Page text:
Documentary photographers are not always filmmakers themselves, but they are like our close cousins who grew up with us and practically lived in our homes. We tend to share values, cover similar stories, and wind up in equally vulnerable situations. That’s why when we lose one—particularly while they are on assignment—it feels so painful and personal.
I did not know David Gilkey, who was killed when his military convoy was attacked in Southern Afghanistan on June 5, but I am a fan of his work and of his approach, displayed below in a “photographer’s journal” that he dispatched from Gaza in 2009. In it, Gilkey muses, "When you leave [a warzone], you think, how is this going to get anybody anywhere? You just try to show that both sides are affected deeply by it."
An NPR tribute listed some of the many important assignments that Gilkey covered during his almost decade-long tenure there, from war in Afghanistan and Iraq to the devastating Haiti earthquake to the Ebola epidemic in Liberia. He did not shy away from the difficult and dangerous situations, but managed to find the humanity in every one.
"When you leave [a warzone], you think, how is this going to get anybody anywhere? You just try to show that both sides are affected deeply by it."
Gilkey’s interpreter and fellow journalist, Zabihullah Tamanna, was also killed in the attack. The plight of the brave locals who work with foreign journalists has been getting more attention in recent years, through excellent documentaries like The Fixer and the narrative film of the same name, which also focus on an Afghani man working with western press.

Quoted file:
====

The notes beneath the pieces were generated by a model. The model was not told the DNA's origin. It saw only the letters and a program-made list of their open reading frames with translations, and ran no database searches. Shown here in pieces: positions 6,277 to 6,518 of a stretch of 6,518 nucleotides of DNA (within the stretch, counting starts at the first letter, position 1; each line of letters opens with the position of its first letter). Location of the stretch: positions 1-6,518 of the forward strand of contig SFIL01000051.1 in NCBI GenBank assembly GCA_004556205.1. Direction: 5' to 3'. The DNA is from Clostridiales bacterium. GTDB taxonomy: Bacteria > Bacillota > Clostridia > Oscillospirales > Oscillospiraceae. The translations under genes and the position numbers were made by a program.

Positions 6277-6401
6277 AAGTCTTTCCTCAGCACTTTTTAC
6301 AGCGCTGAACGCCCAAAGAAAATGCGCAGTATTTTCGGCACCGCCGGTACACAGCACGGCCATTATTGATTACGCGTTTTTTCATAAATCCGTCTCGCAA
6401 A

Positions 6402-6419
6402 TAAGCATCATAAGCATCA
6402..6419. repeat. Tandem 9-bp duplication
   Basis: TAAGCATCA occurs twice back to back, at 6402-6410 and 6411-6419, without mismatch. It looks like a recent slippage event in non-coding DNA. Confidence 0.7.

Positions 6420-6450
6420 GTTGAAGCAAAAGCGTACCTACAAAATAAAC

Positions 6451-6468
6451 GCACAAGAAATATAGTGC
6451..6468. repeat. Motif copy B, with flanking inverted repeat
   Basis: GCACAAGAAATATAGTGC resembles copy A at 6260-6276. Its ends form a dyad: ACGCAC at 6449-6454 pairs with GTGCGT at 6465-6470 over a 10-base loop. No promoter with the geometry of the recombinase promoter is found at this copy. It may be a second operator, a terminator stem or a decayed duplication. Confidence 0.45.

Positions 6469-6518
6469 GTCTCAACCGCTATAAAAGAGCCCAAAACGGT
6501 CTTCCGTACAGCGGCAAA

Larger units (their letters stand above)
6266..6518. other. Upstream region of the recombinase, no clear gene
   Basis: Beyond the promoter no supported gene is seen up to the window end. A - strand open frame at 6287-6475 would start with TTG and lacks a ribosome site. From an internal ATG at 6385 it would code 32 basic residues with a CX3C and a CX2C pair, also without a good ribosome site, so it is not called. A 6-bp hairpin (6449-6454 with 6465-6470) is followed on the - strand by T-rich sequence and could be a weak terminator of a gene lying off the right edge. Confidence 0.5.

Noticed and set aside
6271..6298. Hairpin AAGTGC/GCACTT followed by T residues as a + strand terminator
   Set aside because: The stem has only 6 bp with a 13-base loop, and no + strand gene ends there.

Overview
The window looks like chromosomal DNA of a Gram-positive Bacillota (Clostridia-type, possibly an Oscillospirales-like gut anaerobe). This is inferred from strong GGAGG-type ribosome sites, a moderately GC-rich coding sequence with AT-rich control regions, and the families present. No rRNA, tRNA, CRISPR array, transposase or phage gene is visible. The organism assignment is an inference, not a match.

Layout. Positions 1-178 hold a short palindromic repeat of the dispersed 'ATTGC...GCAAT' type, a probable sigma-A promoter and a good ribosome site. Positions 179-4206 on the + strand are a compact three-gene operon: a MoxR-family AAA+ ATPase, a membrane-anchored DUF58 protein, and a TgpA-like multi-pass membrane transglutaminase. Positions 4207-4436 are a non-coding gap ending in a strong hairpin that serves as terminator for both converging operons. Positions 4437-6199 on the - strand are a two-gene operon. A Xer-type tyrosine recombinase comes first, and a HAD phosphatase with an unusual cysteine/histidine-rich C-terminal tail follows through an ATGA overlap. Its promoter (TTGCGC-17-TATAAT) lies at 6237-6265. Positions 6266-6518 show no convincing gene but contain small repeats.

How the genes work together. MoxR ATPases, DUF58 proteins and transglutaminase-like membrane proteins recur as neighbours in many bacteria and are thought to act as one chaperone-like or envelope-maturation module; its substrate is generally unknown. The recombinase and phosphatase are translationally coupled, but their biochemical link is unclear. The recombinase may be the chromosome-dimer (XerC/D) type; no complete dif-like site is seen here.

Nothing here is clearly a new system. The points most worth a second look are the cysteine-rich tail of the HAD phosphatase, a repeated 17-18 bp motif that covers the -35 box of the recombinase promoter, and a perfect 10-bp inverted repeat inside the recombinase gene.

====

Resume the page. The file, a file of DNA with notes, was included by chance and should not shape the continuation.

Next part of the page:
Other journalists who perished in the field have been recently memorialized on film. There was not a dry eye in the house at the Cinema Eye Honors in 2012 when Tim Hetherington’s mother accepted his posthumous award for the short film Diary. Like Gilkey, Hetherington was a war photographer, but he fully crossed into filmmaking territory with Diary and his celebrated feature doc, Restrepo, an unflinching portrait of the Afghan war. Daniel Pearl also comes to mind; the story of his Wall Street Journal career and ultimately his brutal beheading at the hands of Pakistani militants was retold in 2007’sA Mighty Heart.
If you are interested in learning more about how to preserve the crucial work of other reporters in life-threatening or heavily censored situations, check out the Committee to Protect Journalists.
Thank you, David, Zabihullah, Tim, Daniel and the countless other journalists who have perished in your quest to put a human face on international news and create stories that connect us to each other. You inspire us and will live on through your important work.